On the meeting of Spartacus and Crassus I could likely write a thousand words. For the sake of this review I’ll content myself with a hundred. Nowhere do we better see the literal “War of the Damned” theme come to a head than in this meeting. So much of the scene is carried in subtext and body language, culminating in a handshake between worthy foes. The two men are captives of an idea, and that idea is called Rome. Spartacus’ war was against the nation which sanctioned the rape and murder of his wife and reaps the daily labour of tens of thousands of slaves. Crassus is the living embodiment of that nation. He can no more let Spartacus honourably withdraw from Italy than he can forgive Kore for her betrayal. Both Spartacus and Crassus end the war damned tethered to their fate by the idea of Rome, regardless of if they can find a respect for the other.
And then, the dominos begin to fall. I admit I took no joy in the end of Naevia. Even though I’ve been a critic of how the writers managed her character, she demonstrated enough growth last week to make her death a bitter affair. Gannicus is another character who I detested in Gods of the Arena, if only because I was firmly in the “You’re not Andy” camp at the time. While I wish the writers would have found something more interesting to do than have him shack up with Sybil mid-season, his vision of Oenomaus and the arena amid crucifixion was a moving piece of closure. Similarly, Saxa’s death was a heartbreaking thing to watch. Even with the scant dialogue she received over the last two years, the Conan-esque sensibility Ellen Hollman brought to the role made the character’s death meaningful.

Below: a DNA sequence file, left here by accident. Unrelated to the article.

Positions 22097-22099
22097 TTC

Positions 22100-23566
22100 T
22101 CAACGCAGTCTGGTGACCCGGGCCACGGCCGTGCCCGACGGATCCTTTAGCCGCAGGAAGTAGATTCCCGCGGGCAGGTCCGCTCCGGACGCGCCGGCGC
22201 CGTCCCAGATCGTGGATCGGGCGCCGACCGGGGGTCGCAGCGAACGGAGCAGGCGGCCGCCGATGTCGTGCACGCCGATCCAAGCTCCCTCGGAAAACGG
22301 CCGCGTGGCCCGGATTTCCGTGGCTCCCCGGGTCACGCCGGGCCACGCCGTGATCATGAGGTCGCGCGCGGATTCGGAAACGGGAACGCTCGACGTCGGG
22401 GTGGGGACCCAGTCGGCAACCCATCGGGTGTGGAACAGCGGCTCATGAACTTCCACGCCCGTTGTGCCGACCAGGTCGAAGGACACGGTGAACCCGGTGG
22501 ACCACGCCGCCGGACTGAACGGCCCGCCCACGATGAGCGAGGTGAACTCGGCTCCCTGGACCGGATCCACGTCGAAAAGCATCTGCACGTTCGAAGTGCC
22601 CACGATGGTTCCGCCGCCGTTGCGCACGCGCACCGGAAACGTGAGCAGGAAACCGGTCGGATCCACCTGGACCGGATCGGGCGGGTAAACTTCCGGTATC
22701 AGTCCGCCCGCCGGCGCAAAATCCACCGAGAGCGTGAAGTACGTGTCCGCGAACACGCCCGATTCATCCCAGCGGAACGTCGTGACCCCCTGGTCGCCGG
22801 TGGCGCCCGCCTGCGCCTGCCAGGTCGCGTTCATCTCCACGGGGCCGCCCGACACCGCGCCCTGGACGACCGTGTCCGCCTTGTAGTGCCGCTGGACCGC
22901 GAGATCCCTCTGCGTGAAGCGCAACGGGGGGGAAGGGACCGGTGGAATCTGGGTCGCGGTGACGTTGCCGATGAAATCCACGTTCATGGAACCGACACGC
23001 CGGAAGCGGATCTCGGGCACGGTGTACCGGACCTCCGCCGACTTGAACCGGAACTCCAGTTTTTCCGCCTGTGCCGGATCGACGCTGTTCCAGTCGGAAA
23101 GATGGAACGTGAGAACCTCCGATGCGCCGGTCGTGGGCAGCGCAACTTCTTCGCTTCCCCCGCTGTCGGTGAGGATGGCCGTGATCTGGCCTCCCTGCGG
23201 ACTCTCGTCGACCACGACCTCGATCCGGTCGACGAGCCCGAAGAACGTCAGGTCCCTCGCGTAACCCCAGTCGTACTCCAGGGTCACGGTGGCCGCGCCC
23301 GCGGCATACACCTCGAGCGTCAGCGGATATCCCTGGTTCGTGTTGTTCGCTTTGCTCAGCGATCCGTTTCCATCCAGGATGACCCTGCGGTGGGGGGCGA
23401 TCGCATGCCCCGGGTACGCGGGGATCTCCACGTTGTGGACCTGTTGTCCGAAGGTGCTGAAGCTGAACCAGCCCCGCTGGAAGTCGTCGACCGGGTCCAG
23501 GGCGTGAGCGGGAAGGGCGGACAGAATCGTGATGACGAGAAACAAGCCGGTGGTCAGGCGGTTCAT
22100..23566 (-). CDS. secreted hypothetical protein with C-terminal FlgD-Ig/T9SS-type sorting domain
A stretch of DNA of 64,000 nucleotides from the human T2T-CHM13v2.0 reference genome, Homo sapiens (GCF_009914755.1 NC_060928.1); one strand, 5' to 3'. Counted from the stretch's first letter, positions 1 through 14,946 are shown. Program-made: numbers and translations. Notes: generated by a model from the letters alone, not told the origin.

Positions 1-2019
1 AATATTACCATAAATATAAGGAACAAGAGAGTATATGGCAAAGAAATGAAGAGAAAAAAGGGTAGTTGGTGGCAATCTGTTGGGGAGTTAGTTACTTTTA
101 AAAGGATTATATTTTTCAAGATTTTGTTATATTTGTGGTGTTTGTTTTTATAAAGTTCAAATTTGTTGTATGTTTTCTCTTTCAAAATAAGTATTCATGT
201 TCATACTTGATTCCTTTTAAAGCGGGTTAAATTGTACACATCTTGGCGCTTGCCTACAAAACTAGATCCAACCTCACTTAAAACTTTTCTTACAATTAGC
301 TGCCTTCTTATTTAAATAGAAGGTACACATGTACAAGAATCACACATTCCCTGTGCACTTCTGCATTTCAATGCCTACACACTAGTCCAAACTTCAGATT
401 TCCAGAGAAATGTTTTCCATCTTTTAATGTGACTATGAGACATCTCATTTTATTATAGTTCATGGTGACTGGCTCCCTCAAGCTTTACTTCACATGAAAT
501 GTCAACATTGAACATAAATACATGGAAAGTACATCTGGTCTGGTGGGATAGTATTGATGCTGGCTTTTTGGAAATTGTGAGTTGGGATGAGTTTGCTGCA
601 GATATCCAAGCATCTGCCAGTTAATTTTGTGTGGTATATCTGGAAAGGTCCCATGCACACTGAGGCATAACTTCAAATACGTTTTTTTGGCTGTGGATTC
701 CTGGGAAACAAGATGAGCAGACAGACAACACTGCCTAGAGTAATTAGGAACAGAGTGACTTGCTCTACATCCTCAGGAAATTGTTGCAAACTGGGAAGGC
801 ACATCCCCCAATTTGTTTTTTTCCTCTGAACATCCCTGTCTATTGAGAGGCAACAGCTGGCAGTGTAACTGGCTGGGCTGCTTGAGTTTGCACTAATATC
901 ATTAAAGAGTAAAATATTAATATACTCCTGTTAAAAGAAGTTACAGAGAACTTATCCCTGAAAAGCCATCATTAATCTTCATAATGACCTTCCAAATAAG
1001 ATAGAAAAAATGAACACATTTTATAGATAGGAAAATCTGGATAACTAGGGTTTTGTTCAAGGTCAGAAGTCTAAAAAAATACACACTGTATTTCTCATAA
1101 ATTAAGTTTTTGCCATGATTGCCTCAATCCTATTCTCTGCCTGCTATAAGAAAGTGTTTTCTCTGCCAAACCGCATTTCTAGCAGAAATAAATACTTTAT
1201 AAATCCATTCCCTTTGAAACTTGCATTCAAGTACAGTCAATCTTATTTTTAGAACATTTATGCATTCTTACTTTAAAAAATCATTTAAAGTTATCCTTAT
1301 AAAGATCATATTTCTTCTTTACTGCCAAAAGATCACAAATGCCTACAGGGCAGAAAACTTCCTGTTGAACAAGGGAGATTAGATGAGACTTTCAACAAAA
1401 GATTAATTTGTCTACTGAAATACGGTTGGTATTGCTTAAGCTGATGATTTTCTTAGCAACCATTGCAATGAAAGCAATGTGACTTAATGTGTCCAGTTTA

But what of Spartacus?
In the moment the spears hit him the audience is taken back to Crixus’ death. Yet, I won’t deny some peace of mind when it happened, despite the timing which only TV is capable of delivering. With a pilum through his heart, Spartacus would die quickly. The Romans could put him up on a cross, but he would not be Kirk Douglas, crucified along the Via Appia. It would have been a fitting death if it had ended there. Instead, the only functional couple the series has ever seen, who just happen to be a same-sex couple, pull him off the battlefield.
Yet it is not a deus ex machina. What follows is the writers’ last assault on whatever dam the audience uses to maintain composure during moments of tragedy. In Spartacus’ final minutes we witness him finding peace in two distinct ways. The obvious is his impending return to his wife in the afterlife. Beyond that, and left unspoken, is the answer to the series’ ultimate question: what is it all for? Even with Pompey rounding up a number of freed slaves who broke for the Alps, the others who waited for Spartacus secured their lasting freedom by being in the right place at the right time. Thus proving even Jupiter can’t rain piss and shit on everybody all of the time.
Laeta, Nassir, Agron, Sybil, the mother and her newborn child, and all the rest who make it to freedom justify Spartacus’ belief in the cause of life. Marked by a red serpent, the series comes full circle with a shot on Spartacus’ grave.
I don’t use the word perfect a lot in my reviews, but considering what the series began as, what it endured, and what it turned into this year, Victory was a perfect ending to an imperfect story. Where Stanley Kubrick gave us a tragedy without end, Steven DeKnight offered us a literary tragedy, where death informs the life that survives in its wake.
Tune in next week when I talk about the series as a whole, historical revision, and what I see as the enduring nature of the Spartacus Legend.